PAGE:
A thorough infertility evaluation commonly involves determining whether a woman's fallopian
tubes are patent. The two most often utilized methods of evaluating the fallopian tubes are
hysterosalpingogram (taking an X-ray of the pelvis after injecting dye through the uterus
and fallopian tubes) and laparoscopic chromopertubation (a surgical procedure in which dye
is visualized passing through the fallopian tubes).
The FemVue Saline-Air device is a new method of assessing tubal patency. The device utilizes
a mixture of saline and air bubbles that can be seen passing through the fallopian tubes by
ultrasound. FemVue can be efficiently performed in a physician's office and is minimally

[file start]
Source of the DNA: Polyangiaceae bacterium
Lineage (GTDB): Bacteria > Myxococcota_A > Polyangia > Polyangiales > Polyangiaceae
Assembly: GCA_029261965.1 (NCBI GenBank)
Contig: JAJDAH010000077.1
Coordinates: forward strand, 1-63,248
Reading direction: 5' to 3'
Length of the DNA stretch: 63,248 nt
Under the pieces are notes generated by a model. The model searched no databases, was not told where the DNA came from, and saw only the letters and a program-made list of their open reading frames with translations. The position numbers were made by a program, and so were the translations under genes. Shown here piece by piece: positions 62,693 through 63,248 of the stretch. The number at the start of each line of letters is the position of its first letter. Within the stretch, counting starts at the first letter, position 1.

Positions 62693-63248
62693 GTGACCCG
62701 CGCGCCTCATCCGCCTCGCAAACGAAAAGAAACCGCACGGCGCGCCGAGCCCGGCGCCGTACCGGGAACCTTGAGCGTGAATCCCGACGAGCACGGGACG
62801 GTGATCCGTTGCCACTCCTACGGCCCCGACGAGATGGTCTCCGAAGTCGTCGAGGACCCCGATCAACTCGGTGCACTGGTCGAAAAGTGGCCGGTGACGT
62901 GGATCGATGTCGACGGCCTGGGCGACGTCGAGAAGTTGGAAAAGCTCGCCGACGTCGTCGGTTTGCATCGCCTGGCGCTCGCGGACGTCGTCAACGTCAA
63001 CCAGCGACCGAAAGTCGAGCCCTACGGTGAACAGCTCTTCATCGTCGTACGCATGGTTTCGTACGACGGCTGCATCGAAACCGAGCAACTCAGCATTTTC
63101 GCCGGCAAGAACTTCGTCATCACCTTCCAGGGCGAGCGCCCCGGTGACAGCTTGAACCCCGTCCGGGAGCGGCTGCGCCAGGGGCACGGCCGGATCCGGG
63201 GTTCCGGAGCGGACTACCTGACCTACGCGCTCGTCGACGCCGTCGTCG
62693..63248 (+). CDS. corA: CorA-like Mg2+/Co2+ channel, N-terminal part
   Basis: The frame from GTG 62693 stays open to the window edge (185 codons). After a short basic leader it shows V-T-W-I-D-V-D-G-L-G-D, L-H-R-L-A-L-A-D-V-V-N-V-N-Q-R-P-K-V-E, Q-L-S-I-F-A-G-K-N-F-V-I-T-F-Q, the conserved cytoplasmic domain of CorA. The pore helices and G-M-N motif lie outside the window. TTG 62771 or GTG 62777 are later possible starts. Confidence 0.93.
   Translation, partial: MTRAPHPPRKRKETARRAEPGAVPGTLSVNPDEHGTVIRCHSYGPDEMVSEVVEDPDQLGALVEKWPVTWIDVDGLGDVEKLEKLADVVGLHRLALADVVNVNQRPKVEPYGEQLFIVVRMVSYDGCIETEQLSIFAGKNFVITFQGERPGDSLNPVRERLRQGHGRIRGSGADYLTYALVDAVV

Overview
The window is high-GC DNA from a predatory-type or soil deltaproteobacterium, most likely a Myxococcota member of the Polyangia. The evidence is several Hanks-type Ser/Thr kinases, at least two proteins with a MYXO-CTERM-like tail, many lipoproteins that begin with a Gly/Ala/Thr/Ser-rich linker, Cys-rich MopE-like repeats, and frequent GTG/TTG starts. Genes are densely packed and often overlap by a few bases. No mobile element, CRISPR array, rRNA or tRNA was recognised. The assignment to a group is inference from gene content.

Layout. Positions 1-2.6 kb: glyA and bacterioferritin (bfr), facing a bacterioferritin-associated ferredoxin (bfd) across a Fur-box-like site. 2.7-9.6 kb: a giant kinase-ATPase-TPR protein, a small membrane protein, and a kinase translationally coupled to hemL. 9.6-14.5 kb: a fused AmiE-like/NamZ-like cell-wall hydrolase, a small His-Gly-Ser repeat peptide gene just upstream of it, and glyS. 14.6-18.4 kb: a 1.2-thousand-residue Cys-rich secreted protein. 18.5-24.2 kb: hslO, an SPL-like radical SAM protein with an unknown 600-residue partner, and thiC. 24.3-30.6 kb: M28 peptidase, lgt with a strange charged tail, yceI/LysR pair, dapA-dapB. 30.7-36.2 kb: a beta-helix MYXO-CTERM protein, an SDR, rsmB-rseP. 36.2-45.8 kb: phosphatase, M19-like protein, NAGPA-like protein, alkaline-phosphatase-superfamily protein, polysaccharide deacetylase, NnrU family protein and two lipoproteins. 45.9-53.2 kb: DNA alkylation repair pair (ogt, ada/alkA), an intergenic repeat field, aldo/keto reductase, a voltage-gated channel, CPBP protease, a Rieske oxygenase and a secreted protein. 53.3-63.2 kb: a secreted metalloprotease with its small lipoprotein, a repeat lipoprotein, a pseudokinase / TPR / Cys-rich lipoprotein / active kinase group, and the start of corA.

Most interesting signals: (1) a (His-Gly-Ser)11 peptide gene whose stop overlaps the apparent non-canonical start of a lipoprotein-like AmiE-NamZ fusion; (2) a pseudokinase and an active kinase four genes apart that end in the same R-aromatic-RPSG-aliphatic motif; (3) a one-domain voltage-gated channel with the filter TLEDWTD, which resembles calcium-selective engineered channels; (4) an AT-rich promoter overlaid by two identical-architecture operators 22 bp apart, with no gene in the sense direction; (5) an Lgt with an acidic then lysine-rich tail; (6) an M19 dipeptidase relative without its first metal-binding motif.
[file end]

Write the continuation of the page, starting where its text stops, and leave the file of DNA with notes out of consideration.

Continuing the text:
invasive. Unlike hysterosalpingogram and laparoscopic chromopertubation, it does not carry
the risks of anesthesia or surgery, and doesn't expose the patient to radiation or contrast.
It does, like the other two methods, carry a small risk of infection.
This study will involve using the FemVue device on patients under anesthesia in the
operating room before they undergo scheduled laparoscopic chromopertubation, the gold
standard for evaluating tubal patency. The two methods will be compared to determine the
accuracy of the FemVue device.
Subjects who agree to participate will have their tubes evaluated by using the FemVue
Saline-Air device and laparoscopic chromopertubation.
- Pts ages 18-45 undergoing planned diagnostic laparoscopy with chromopertubation.
- Adnexal mass > 3.5cm or uterine size greater than 10 wks
Steven Spandorfer, MD
Weill Medical College of Cornell University
Mitasha C. Joseph, RN, MPA